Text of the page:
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News and resources for transplant patients

Webinar: Patient questions answered

UNOS Chief Medical Officer David Klassen, M.D. answered the most common COVID-19 questions from the UNOS Patient Services Line. Made possible by a generous gift from CareDx.

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Frequently asked questions

As a transplant recipient, do I qualify for a third dose of either the Pfizer or Moderna vaccines?

As you may already know, both the CDC and the FDA have authorized a third dose of the COVID-19 vaccine for immunosuppressed individuals. We understand that this has a significant impact on transplant recipients with compromised immune systems. We encourage you to contact your medical team directly to determine if a third dose is right for you.

Is a COVID-19 vaccination required in order to receive an organ transplant?

Each transplant hospital makes its own decisions about listing candidates according to the hospital’s best clinical judgment, including whether or not any specific vaccination is part of their eligibility criteria. If you have questions about listing criteria at your transplant hospital, we encourage you to contact the hospital directly.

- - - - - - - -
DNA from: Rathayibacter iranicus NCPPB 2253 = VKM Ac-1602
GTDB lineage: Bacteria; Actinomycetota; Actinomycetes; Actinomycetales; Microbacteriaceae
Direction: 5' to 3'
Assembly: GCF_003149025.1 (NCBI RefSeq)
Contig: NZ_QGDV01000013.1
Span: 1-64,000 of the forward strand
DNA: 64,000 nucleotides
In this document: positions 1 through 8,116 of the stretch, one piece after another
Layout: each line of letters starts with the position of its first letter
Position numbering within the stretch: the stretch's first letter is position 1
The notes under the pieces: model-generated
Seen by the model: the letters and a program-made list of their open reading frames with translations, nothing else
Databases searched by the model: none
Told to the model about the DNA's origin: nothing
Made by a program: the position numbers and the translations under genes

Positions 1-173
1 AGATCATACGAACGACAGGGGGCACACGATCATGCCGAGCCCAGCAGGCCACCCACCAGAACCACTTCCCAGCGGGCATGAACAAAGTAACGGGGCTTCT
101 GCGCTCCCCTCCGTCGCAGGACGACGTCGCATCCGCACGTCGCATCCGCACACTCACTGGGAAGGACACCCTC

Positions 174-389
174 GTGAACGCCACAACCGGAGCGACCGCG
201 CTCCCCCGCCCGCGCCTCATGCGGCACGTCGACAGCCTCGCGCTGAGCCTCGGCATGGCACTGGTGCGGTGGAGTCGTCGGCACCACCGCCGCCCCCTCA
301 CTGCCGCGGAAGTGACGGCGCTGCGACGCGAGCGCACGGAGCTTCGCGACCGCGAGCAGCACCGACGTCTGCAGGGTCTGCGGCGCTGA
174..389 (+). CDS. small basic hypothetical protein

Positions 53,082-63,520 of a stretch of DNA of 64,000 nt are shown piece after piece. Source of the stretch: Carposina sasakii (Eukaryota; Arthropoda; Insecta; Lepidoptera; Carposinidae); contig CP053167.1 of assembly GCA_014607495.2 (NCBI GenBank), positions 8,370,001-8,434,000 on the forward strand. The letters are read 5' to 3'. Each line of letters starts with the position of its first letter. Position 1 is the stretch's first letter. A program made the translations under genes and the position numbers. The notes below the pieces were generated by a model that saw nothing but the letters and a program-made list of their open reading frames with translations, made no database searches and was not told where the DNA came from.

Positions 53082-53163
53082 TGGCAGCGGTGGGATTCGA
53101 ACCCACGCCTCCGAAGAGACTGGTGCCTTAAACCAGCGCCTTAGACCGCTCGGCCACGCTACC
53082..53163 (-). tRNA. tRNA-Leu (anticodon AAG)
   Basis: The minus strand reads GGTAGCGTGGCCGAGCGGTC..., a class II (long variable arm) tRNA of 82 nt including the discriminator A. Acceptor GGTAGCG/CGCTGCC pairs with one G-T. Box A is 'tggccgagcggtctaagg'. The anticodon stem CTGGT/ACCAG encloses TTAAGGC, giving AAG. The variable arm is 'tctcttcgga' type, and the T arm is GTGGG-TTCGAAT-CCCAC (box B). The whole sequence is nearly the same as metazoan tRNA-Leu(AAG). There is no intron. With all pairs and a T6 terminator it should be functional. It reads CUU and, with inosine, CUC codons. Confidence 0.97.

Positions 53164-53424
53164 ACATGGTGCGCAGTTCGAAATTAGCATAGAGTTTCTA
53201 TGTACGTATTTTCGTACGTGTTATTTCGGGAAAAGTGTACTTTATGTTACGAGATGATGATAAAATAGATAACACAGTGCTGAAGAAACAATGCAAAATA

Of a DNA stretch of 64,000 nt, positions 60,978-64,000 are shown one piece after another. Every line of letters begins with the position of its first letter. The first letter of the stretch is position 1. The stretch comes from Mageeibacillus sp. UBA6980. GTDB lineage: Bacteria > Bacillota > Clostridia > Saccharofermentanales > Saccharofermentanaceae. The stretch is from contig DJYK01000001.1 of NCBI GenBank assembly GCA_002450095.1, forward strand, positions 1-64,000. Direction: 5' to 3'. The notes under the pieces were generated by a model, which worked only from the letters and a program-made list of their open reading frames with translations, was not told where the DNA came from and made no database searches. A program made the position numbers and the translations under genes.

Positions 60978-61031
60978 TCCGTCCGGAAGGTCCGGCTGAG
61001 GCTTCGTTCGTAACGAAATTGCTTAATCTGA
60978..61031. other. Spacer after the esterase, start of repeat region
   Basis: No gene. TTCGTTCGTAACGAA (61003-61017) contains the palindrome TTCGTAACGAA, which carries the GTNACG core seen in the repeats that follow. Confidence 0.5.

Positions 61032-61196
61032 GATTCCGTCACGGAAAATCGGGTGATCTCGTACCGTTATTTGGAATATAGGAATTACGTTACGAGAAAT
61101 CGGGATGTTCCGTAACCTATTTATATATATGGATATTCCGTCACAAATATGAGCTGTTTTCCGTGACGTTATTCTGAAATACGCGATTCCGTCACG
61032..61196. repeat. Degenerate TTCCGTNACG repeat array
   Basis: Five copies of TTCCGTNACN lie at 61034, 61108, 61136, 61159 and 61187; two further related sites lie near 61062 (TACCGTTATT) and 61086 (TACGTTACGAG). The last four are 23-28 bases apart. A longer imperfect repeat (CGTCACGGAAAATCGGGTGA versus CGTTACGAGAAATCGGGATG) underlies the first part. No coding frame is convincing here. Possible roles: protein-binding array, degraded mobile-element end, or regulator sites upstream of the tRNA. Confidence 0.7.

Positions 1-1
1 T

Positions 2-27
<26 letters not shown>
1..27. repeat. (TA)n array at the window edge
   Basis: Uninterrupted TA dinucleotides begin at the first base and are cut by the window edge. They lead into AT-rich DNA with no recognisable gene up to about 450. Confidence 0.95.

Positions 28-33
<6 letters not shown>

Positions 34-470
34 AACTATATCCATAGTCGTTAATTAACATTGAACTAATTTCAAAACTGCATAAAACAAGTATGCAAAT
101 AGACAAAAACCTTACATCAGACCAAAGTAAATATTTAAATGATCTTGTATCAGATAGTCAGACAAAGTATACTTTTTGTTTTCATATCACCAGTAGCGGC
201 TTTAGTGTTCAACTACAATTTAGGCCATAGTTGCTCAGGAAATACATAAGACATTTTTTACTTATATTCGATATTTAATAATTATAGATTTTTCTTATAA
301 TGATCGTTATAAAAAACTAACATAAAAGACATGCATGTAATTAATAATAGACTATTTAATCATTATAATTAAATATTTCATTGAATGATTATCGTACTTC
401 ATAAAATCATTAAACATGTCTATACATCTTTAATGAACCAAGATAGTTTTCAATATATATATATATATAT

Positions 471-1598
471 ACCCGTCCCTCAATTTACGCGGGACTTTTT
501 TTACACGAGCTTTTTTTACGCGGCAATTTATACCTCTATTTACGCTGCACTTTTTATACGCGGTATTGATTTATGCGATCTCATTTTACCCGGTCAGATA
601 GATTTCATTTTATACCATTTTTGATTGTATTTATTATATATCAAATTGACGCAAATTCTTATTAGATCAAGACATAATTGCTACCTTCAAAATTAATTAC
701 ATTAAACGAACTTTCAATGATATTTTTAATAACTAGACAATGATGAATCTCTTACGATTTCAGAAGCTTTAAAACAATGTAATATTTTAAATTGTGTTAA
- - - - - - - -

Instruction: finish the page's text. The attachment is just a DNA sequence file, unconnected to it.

Can I still be an organ donor if I have received a COVID-19 vaccine?

Yes. As with most other vaccines, receiving the COVID-19 vaccine does not prevent you from being an organ, eye and tissue donor.

Are all transplant programs changing appointments/clinics/lab tests?

Each program is making decisions based on the availability of staff to help you and their assessment of the risk to you of continuing these services in the short term. In some cases, programs are temporarily postponing some services or making new arrangements (such as telemedicine appointments) in the interest of patient safety.

Your transplant team is the best source of information regarding their current schedule and arrangements. Keep in mind that they may continue to be adjusting them to meet new needs. If you have a scheduled appointment or procedure, you may wish to contact them in advance to see if anything has changed.

If I do not get labs or other testing as scheduled, will that affect my listing status?

The Organ Procurement and Transplantation Network has temporarily changed policy requirements for transplant programs. If the program can’t perform a test because of COVID-19, or if it believes doing a test right now would expose patients to unnecessary risk, the program may instead submit the most current results available for you. Doing so will not affect your current listing status.